GENERAL LEARNING MISCONCEPTIONS
Dos and Don’ts on Learning Words
Our memory is a unique phenomenon. It can store the amount of knowledge contained in millions of books. However, we can be lost in a situation where we need to remember a certain amount of lexical units. What is the best way to do it? Let’s try to figure it out. Here are a few misconceptions about learning words:
1/ To learn as much as possible.
Be patient. Bad news is that the human brain can only hold 5-9 units of new information at a time. Good news: an information unit can refer not only to one word but to a group of words of the same subject matter (e.g. the word aircraft, or several words describing aircraft parts).
To consolidate information units, it is recommended to analyze them.
For example, if you have to learn seemingly unrelated words, you can:
– group antonyms (safe – dangerous) or synonyms (dangerous- hazardous);
– group the words with similar meanings (damage: cracked, bent, dented);
– group the words by parts of speech (verbs, nouns, adjectives);
– group the words logically (write a story containing all the new words).
2/ To learn once and for all
No way. Unfortunately, we start forgetting as soon as we learned something and most intensely in the first hours. Just think about it: 60% of the information leaves our memory within the first hour, and by the end of the 10th day there is only 20% of the memorized left. Fortunately, there is a solution to this problem: the more we repeat the information, the better it is fixed in our memory. To commit something to memory for a long time you will need to refer to the material at least 4 times:
- immediately after learning;
- 20-30 minutes later (this is the time when information is transferred from short-term memory to long-term memory);
- the next day;
- in 1-2 weeks.
It is worth reminding that repetition must be active. This means it’s not enough to have a look at words you learnt, you’ll have to work on them.
3/ It’s not possible to learn it all.
Yes, it is. Half of our success is based on our willingness to remember the information.
You may not know that Hideaki Tomoeri, the Japanese, was able to remember the number Pi with accuracy to 40,000 decimal places. Why – we do not know, but this fact only emphasizes the boundless horizons of human memory. And why are you worse than this recognized Japanese?
Set a clear goal and time limit to learn something you need. Also tell yourself that you need to remember it all your life. Don’t be afraid of the information volume as fear can block your brain. Don’t worry, our memory can go a long way!
4/ Learning words is useless.
Partly. You can know a lot of words, but not be able to use them in speech. However, in tight deadline, especially when learning a specific language domain, such as aviation English, we may need to boost our vocabulary quickly. In this situation, learning words is no longer a whim of a teacher.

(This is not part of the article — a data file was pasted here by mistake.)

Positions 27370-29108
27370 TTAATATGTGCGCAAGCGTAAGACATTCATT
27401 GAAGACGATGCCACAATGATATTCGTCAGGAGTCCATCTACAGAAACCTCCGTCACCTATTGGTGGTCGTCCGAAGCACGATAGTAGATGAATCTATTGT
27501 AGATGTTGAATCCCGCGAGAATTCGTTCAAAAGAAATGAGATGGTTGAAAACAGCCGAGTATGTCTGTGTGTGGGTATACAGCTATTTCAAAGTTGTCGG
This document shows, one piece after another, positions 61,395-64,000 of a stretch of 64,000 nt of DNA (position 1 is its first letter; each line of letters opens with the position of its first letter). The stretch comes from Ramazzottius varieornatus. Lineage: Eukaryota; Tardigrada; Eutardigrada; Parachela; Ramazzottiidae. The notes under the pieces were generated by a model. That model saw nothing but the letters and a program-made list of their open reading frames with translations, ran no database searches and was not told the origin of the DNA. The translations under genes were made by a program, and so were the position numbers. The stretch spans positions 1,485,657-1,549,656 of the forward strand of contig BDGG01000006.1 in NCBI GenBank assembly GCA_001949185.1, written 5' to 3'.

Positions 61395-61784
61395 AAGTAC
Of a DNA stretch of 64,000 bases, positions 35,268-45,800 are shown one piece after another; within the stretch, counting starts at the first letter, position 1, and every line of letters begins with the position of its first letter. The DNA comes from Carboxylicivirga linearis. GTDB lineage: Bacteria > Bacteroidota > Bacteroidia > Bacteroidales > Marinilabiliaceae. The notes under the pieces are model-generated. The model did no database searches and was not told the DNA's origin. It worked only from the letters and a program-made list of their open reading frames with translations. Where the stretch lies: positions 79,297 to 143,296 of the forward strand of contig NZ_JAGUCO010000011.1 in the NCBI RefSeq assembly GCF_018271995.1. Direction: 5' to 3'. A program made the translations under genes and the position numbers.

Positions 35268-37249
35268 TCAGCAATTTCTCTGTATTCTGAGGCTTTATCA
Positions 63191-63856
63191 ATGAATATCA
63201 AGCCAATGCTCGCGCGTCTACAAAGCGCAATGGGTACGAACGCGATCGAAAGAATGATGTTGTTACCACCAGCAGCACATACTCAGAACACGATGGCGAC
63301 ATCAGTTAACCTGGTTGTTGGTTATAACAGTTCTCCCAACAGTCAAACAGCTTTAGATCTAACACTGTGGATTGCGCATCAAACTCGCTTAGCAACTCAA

Here are some learning tips:
– do not learn words separately, learn them in phrases/in context (reliable and powerful aircraft);
– make up sentences with the most difficult words;
– try to mentally model situations that would reflect the meaning of the words and phrases you learn (for example, if you need to learn words associated with aircraft, you can imagine a preflight workaround procedure).
We often remember better and longer when we understand the contest.
5/ I read the words every day, but don’t remember them.
It’s not that simple. To remember information, your brain must be in good shape. How can you motivate it? Instead of passive reading of words, try to memorize them actively. Here are some more learning tips:
– Traditional cards with words (English word on one side, translation on the other). They are suitable for most people and are convenient because they can be used anywhere, including transport. If you don’t want to make cards, you can install the app on your phone.
– Associations. This technique has proved to be effective. Try to find associations for difficult words. They may be strange and illogical at times (for example, the verb ignite can be associated with the name Ignat), but as soon as they work, you still can use them.
– Visualization. This technique allows you to make the word three-dimensional. Find images or photos on topics of interest. Test yourself with pictures. When you encounter an object in real life, you will know what to call it.
Let’s sum it up!
If you approach the problem of remembering information positively, it will no longer be a problem. Before learning, review the list of words or phrases calmly, evaluate the amount of information to remember. Encourage yourself with positive intention and confidence. And don’t forget to praise yourself when you managed it. Compile logical lists of words, try to understand the information, and learn it using various techniques (cards, associations, etc).
NEVER learn the words if you are not sure in pronunciation.
Check the transcription with the dictionary or listen to the pronunciation of the word in the online translator. Then repeat the words / phrases again, do the same 20 minutes later, the next day and a week or two later. It is not a bad idea to repeat the words before going to sleep. It is scientifically proven that information is most easily transferred to long-term memory when we are asleep.
Remember, nothing is impossible.
Author: Olga Skomorokhova, teacher, PhD, CU Aviation Training Center